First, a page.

2-15. SAMPLING TECHNIQUES
a. The collection and analysis of representative samples of the air in the work
place is an important means of determining the nature and extent of occupational
hazards or exposures associated with an operation or process. In addition, the
effectiveness, or the inadequacy, or exiting control measures may be demonstrated by
appropriate sampling. In this regard, the preventive medicine specialist will frequently
be called upon to assist in the collection of samples of potentially contaminated air in a
variety of work places on Army installations. Very often this sampling will be conducted
for the purpose of determining compliance with Department of the Army and OSHA
environmental standards. There are a number of important factors that must be
considered during the collection of samples if reliable results are to be obtained.
Disregarding any of these factors can seriously limit the accuracy of the data collected
and can lead to invalid conclusions.
b. Before the sampling technique or method can be selected, some basic
questions must be answered:
Where should sampling be done?
Whom (which workers) should be sampled?
How long should each sampling period be?
How many samples will be necessary?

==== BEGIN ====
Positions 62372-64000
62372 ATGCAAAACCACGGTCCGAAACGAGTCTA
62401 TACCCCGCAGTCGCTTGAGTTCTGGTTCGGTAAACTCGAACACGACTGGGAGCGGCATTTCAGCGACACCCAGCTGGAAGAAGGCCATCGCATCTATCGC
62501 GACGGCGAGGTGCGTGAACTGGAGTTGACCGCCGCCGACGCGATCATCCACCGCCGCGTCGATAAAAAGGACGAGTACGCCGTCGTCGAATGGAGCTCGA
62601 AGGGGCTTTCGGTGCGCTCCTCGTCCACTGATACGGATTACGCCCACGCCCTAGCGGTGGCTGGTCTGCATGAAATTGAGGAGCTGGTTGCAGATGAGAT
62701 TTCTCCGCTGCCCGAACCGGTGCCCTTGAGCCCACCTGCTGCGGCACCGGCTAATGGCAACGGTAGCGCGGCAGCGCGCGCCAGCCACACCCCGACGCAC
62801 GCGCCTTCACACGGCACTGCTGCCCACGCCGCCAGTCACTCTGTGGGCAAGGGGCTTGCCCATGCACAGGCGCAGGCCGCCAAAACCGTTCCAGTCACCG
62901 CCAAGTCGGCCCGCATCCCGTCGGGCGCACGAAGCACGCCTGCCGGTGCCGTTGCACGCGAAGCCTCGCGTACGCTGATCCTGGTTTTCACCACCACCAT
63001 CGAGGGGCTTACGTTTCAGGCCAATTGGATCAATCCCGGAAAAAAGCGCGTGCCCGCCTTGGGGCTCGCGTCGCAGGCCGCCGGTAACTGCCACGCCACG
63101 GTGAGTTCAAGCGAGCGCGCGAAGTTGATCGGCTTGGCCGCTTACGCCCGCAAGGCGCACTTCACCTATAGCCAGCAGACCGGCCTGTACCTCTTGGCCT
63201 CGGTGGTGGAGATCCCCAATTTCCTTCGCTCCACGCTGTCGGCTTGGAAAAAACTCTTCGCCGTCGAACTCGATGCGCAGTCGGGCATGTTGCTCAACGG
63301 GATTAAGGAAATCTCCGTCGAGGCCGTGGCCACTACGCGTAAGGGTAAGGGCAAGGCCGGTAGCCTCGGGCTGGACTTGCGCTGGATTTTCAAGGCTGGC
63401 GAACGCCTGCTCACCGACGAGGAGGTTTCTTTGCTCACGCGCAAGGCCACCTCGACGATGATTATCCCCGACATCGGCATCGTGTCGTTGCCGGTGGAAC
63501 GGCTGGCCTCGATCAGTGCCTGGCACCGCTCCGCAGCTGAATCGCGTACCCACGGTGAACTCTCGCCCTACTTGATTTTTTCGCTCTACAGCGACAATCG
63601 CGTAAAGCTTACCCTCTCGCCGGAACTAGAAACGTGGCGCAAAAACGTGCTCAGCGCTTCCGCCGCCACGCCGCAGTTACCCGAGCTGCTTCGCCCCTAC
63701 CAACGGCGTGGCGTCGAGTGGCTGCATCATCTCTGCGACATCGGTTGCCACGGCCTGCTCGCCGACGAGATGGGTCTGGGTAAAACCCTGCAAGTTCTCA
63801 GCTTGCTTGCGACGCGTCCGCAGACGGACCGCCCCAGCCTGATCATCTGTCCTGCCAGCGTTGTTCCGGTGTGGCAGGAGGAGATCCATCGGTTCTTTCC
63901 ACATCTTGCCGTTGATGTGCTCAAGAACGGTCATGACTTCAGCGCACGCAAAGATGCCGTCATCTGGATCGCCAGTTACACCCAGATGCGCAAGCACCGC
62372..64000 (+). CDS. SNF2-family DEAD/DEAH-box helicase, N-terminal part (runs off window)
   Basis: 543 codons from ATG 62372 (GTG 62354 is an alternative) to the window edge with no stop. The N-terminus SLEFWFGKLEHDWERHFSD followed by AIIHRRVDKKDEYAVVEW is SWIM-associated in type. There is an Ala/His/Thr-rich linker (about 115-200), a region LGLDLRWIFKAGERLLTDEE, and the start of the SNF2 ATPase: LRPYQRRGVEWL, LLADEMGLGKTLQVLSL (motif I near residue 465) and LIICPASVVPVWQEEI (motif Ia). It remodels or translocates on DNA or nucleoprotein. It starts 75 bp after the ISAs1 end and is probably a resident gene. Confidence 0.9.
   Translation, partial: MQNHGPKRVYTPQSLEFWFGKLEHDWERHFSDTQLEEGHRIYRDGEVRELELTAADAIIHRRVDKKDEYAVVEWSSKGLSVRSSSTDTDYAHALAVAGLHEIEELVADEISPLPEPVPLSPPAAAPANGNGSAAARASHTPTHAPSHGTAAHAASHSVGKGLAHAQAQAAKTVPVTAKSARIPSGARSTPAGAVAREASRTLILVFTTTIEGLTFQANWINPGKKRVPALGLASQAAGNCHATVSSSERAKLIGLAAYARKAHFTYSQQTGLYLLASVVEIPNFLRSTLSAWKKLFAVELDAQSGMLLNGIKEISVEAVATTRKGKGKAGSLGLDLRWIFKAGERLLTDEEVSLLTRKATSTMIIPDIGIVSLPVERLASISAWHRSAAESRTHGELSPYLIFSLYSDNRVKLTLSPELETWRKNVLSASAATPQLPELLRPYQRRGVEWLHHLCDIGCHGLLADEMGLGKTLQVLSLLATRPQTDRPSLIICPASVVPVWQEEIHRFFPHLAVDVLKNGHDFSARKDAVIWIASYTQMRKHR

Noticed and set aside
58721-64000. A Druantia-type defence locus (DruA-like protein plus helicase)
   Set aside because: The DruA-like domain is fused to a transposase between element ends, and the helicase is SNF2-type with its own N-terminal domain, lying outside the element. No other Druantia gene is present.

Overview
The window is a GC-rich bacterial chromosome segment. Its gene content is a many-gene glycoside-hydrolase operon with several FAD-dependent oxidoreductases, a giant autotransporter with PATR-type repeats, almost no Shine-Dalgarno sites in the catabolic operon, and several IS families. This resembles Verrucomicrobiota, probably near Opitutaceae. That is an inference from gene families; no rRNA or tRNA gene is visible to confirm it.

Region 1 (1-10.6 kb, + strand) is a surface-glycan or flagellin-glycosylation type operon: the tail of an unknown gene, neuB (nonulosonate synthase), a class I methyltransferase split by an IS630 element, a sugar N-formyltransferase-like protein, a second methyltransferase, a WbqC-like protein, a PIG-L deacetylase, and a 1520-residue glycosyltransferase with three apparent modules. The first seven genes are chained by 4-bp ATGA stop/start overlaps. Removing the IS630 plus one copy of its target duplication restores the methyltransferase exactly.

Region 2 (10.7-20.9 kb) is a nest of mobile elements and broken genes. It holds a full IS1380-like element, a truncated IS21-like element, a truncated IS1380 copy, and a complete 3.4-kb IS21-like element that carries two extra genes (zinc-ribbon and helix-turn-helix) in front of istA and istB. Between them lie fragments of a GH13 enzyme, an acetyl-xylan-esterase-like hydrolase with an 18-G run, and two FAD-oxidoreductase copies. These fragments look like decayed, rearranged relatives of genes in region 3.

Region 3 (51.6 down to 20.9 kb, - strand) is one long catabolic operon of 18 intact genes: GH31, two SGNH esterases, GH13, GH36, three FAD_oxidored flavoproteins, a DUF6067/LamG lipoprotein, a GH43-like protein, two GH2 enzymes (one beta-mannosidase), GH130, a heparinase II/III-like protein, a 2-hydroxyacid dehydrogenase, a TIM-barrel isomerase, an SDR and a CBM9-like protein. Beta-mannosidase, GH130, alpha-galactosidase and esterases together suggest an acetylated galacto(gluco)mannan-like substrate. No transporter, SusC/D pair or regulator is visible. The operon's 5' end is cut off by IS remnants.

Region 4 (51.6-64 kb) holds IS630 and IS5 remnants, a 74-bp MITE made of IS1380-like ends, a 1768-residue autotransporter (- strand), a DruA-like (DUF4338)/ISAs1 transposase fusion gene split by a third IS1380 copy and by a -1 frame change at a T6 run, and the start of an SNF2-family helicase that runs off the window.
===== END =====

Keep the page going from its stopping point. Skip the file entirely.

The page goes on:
When should sampling take place?
c. The sampling location will be dictated by the kind of information needed or
the type of evaluation desired. It may be one, or a combination, of the following.
(1) General room (area or background) air sample. The general room air
sample provides an indication of the total concentration of a contaminant in the overall
work area. Such sampling gives qualitative data on what contaminants are present in
the work area and to some extent indicates if control measures are effective.
(2) Breathing zone/personal sample. The breathing zone personal sample
more definitely determines the worker's exposure to a contaminant. From breathing
zone samples, a daily time-weighed average can be determined. Frequently breathing
zone samples are used in conjunction with biological samples such as urine and blood
to assess the total effect the exposure has on the worker.
(3) Operation/process area sample. This third type of sampling is done at
the operation or process area itself and will provide both qualitative and quantitative
information about the influence of the operation or process on those exposed to it and
the need for local control of the contaminant. It also allows the identification of the step